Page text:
Among their other artwork, Taring Padi issue a popular pamphlet called The People’s Trumpet. A series of banners and murals resemble the work of Mexican muralist Diego Riviera. Taring Padi banners are often commissioned by other organisations. The women’s division of the National Human Rights Commission ordered a series of them. Titled The evacuation, the banners depict the harsh realities of the refugee crisis in Aceh by focusing on women’s daily struggles.
But Taring Padi also use banners and murals for community purposes, and invite local people to be part of the painting process. Taring Padi’s creative ethos involves a collective, process-oriented production of artwork. They want to eliminate illusive notions of the artist as ‘genius’ or ‘eccentric’ individual, and of the artwork as somehow ‘sacred.’ Taring Padi artwork does not carry recognition of the ‘individual’ artistic creator. It is stamped instead with the Taring Padi ‘kerakyatan’ insignia — a sprig of rice, red star and cogwheel.”
Five sisters are defying intimidation, calling for justice for the murder of their brother and “what is widely seen as a subsequent I.R.A. cover-up.”
As part of the effort, they are posting graphics in the street, both a rallying cry and public defiance of a sector of the community who would silence dissent in the name of the cause.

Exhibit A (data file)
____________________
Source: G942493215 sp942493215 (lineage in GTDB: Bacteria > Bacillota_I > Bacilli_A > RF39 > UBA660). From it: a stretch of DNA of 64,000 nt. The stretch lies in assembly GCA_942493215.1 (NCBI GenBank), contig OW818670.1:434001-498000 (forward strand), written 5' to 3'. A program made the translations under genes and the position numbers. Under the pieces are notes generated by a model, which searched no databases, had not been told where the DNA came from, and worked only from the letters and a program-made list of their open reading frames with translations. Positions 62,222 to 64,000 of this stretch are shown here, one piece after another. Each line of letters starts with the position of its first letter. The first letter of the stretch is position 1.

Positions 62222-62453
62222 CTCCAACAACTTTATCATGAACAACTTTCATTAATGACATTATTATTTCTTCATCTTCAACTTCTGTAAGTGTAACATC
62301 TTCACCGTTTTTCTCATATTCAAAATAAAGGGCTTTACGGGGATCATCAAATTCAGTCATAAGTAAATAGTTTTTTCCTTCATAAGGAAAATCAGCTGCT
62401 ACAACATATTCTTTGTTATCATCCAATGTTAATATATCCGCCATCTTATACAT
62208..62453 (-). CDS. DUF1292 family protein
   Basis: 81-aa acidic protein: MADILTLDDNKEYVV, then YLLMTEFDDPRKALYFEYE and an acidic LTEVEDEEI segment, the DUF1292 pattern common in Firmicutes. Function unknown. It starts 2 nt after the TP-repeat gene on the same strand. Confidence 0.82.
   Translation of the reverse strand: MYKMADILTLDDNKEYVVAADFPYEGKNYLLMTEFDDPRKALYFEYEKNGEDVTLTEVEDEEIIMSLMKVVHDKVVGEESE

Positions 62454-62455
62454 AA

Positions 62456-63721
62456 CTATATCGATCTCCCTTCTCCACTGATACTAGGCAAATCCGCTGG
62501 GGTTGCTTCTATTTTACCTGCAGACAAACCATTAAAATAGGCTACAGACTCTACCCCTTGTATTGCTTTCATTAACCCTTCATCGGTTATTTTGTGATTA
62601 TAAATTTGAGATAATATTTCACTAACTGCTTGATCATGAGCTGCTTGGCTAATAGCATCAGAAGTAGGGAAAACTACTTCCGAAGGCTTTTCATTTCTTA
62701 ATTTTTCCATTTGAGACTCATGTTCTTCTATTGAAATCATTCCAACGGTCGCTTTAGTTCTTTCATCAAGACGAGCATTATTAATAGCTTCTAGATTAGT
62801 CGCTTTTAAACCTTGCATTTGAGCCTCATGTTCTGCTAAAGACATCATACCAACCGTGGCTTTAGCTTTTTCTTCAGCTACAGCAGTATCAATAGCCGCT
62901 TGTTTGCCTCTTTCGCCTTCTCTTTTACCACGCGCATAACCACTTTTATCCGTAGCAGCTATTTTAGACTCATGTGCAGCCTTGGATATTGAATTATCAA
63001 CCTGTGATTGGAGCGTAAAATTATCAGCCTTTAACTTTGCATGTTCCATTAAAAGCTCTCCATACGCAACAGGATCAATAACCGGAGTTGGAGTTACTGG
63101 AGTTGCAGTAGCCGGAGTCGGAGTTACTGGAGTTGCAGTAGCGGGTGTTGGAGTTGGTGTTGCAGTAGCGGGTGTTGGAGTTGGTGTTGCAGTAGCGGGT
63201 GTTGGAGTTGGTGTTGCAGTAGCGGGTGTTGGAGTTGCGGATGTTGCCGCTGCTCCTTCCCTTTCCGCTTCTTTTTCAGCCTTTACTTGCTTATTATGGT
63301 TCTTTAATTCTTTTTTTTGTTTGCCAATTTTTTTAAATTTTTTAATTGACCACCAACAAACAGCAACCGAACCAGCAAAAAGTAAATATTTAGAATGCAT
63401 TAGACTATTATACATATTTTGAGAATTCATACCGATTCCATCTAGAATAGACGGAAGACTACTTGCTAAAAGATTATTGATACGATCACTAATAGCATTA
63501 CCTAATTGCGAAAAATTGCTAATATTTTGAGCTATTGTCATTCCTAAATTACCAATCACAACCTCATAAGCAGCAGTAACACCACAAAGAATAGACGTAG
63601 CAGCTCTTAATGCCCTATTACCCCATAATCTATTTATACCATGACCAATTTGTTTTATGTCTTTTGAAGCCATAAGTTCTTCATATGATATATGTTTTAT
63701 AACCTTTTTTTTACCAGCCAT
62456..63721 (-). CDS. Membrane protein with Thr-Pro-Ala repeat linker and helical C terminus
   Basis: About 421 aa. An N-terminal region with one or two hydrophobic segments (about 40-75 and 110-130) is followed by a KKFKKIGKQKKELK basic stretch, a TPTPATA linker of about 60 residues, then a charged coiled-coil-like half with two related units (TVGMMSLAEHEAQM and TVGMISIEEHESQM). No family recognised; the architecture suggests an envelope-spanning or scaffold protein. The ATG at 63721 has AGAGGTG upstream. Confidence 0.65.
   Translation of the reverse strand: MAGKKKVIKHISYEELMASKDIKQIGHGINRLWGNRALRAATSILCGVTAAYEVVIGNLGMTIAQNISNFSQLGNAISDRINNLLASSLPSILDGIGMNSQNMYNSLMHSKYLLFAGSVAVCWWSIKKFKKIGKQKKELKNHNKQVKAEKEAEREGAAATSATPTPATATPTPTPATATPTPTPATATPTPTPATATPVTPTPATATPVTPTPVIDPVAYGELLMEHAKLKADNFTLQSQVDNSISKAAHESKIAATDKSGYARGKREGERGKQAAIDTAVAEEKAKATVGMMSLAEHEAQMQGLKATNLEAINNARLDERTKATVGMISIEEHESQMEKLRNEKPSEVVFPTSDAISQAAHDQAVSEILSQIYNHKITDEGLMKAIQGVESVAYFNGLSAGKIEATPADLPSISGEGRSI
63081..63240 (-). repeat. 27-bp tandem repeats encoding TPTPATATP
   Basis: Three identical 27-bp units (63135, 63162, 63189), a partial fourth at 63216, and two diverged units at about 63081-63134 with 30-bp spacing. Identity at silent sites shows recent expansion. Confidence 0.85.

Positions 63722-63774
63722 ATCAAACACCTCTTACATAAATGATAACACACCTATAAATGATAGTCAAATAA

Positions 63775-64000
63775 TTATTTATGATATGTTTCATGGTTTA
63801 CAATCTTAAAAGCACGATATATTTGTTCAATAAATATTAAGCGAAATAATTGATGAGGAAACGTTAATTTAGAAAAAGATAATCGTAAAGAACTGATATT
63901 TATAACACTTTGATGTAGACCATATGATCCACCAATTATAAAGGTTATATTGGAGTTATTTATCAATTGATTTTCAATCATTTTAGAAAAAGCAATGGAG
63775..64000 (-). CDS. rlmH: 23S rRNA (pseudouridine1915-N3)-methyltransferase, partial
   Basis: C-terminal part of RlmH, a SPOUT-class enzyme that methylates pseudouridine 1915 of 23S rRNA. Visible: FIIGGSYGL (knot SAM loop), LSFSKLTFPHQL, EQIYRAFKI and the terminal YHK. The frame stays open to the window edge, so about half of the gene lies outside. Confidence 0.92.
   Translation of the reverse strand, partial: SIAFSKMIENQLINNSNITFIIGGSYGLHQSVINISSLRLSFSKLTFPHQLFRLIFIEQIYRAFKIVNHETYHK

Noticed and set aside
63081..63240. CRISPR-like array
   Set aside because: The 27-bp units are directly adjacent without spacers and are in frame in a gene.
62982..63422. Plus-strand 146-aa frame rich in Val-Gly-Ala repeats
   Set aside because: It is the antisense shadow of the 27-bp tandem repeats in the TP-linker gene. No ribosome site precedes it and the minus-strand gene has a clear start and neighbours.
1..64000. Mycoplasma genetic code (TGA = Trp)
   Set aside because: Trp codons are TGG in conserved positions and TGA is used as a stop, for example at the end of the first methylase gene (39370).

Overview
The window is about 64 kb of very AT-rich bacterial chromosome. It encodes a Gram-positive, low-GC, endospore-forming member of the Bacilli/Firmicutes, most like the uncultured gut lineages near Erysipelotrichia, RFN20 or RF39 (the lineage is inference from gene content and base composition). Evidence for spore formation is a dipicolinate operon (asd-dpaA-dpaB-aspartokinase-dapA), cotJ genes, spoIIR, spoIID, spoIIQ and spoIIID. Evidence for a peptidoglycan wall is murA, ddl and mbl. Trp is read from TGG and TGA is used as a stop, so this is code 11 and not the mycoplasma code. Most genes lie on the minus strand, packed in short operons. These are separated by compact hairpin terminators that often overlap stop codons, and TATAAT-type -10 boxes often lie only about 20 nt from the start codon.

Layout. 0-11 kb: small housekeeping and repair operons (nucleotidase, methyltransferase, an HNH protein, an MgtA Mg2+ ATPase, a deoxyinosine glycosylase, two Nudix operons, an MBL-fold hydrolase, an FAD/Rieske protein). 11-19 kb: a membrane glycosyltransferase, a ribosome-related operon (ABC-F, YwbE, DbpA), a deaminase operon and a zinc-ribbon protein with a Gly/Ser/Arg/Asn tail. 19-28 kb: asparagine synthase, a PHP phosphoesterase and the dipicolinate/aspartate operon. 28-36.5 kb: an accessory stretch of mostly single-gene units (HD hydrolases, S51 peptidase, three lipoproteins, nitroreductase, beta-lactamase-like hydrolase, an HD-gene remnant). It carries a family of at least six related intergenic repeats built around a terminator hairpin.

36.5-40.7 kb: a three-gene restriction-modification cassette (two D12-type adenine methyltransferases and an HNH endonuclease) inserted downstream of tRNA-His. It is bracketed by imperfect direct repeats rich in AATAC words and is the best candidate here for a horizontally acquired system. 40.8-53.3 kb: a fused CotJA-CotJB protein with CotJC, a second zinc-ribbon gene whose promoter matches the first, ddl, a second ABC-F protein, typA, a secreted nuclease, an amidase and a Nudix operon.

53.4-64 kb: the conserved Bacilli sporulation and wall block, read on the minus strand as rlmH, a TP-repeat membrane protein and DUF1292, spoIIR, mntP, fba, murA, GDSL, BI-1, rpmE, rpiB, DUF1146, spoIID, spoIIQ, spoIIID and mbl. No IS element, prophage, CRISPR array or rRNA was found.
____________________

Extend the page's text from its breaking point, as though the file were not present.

“Many Catholics in the McCartneys’ neighborhood, a battle-scarred area called the Short Strand, have responded with surprising solidarity.
On the day of the funeral for Mr. McCartney, a popular 33-year-old fork lift operator with two young sons, a thousand people turned up. Graffiti denouncing the I.R.A. popped up on walls, a first in a republican neighborhood; the markings were quickly erased, but quickly reappeared. Small photocopied posters with Mr. McCartney’s photograph appeared on shop windows. ‘No More Lies,’ one said. ‘Shame on Them,’ said another.
Last Sunday, the women held a rally in the neighborhood. Hundreds showed up, including politicians, and several speakers expressed outrage. The sisters held placards that read, ‘Murdered - Who’s Next?’
‘If these men walk free from this, then everyone in Ireland should fear the consequences,’ Paula McCartney, 40, a Queen’s University student, told the crowd, according to news reports. ‘Justice must be done.’”
It is a kind of grassroots resistance to the established resistance, adding further stigma to the violent tactics — from the constituency such tactics are theoretically supposed to benefit.